“This is one of the fastest-growing humanitarian emergencies in the world, and it’s unimaginable that it isn’t higher on the news agenda. What strikes you immediately as you travel around is that this is a children’s emergency. Of the 2,000 refugees arriving each day, nearly 60% are children. The conditions in which many of them arrive are dire; it’s heart-breaking to see under-nourished, sick and exhausted children crossing the border, in many cases with no relatives”, said World Vision President Kevin Jenkins as he visited the ongoing West Nile Refugee Response declared as Category III last 8 May 2017. The category is the highest level humanitarian response for World Vision.
The category is the highest level humanitarian response for World Vision.
During the visit, Kevin Jenkins met Nuella, 17, one of the children who fled her village along with her sister Elizabeth, 15, who told him about their ordeal of being on the run for over a week and separated from their parents, not knowing if they are still alive. World Vision has helped
World Vision helped organise care for Nuella and her with a foster family. In total, the organization has helped place more than 3,000 unaccompanied children with foster families.
Nuella, along with her sister and friend, walked for over a week until they reached northern Uganda.
An average of 100 children per day, most of them separated minors, unaccompanied and children at risk, cross the border to seek refuge in the country.
Since the escalation of the conflict, the refugees fleeing South Sudan doubled from 500,000 to 1.2 million since July 2016 up to present.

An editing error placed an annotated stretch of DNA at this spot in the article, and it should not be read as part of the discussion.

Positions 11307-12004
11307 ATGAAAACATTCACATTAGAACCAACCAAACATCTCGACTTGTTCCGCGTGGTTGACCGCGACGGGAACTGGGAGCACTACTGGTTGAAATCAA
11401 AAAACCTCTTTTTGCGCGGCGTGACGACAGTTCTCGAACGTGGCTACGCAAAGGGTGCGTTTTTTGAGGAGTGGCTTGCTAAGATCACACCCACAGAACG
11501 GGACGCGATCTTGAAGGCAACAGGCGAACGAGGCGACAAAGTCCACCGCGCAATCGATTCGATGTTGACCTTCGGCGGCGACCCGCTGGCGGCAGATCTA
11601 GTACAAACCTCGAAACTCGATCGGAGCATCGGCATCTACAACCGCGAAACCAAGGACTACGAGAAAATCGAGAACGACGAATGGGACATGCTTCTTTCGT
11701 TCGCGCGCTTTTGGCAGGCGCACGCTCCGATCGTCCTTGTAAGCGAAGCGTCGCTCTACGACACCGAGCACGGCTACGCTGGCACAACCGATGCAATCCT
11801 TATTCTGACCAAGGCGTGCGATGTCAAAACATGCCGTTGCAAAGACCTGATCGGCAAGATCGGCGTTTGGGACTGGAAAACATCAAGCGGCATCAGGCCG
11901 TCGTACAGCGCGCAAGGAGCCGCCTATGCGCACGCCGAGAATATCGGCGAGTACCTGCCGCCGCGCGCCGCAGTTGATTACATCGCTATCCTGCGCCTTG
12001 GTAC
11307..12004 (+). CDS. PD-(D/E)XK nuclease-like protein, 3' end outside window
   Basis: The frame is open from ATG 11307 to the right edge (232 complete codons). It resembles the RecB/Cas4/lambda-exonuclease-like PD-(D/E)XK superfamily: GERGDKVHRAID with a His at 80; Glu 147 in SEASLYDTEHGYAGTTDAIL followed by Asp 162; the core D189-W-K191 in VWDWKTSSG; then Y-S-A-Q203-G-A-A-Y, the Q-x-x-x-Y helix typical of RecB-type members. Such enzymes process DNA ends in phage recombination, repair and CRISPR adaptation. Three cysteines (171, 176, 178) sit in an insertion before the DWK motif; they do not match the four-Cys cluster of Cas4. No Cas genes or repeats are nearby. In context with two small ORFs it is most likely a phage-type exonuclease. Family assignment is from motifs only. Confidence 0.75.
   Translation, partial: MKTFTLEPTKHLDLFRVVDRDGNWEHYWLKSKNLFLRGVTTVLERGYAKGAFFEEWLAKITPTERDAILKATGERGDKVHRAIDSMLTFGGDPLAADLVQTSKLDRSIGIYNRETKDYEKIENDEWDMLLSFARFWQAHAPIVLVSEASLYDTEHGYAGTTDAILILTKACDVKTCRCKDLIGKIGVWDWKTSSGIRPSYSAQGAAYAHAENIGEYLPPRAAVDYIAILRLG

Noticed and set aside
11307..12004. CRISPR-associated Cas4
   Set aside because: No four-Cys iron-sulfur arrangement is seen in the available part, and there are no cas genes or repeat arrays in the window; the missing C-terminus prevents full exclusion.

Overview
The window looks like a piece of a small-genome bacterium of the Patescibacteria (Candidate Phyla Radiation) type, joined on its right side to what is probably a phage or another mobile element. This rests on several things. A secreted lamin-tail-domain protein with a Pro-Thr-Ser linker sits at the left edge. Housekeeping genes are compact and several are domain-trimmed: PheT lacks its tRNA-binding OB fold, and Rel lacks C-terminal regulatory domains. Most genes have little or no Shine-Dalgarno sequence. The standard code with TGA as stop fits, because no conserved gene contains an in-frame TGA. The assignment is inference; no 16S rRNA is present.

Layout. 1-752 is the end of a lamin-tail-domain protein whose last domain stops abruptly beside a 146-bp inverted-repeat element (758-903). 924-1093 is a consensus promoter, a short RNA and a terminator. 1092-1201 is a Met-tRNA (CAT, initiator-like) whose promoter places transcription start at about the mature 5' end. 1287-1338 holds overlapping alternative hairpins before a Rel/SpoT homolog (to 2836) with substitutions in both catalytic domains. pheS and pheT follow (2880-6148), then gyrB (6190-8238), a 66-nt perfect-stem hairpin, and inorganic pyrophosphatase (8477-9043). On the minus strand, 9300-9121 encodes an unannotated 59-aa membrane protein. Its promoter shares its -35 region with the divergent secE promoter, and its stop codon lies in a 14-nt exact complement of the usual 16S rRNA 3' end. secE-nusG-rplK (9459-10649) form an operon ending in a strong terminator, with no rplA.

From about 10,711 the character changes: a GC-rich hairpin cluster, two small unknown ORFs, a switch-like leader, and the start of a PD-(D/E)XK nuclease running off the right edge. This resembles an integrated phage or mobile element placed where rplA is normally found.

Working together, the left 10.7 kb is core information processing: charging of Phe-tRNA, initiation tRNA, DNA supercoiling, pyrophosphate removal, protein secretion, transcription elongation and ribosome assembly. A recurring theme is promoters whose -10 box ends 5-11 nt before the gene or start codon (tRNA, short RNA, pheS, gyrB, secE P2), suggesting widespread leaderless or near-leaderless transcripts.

A total of 26 child-friendly spaces are being led by World Vision for more than 40,000 children with activities including psycho-social support, early childhood development classes, peace building clubs and plays.
Hot meals have been served to over 350,000 new arrivals in Bidibidi and Mvepi since July 2016.
Jenkins witnessed World Vision’s food distribution in Bidibidi Settlement where the largest refugee population are located.
Approximately 7,000 people came to receive their food ration that day composed of vegetable oil, maize, beans, cereals and corn soya blend. Helping carry the sacks of maize being divided by the beneficiaries, Jenkins talked to fathers Want, 38, and Thabansilas, 25, whose families were among the few fortunate ones to have safely reached the settlement.
Jenkins added, “There are things to be thankful for. The Government of Uganda has stepped up to the crisis in a very constructive way, welcoming refugees, registering them and ensuring they are allocated some land and basic supplies to enable them to survive. The degree of coordination between the United Nations and international organisations like ours is very good. We can be sure that any support provided from around the world is going to be put to good use, quickly.”
World Vision’s food assistance, in partnership with the World Food Programme (WFP), covers the needs of 522,949 refugees in the settlement zones in Adjumani, Arua, Koboko, Moyo and Yumbe.
The response work is focused on food distribution, child protection and water, sanitation and hygiene (WASH).
World Vision has launched a US $20 million funding appeal to address the urgent life-saving essentials of the people.
Overall, World Vision’s humanitarian work benefits over 660,000 refugees in northern Uganda.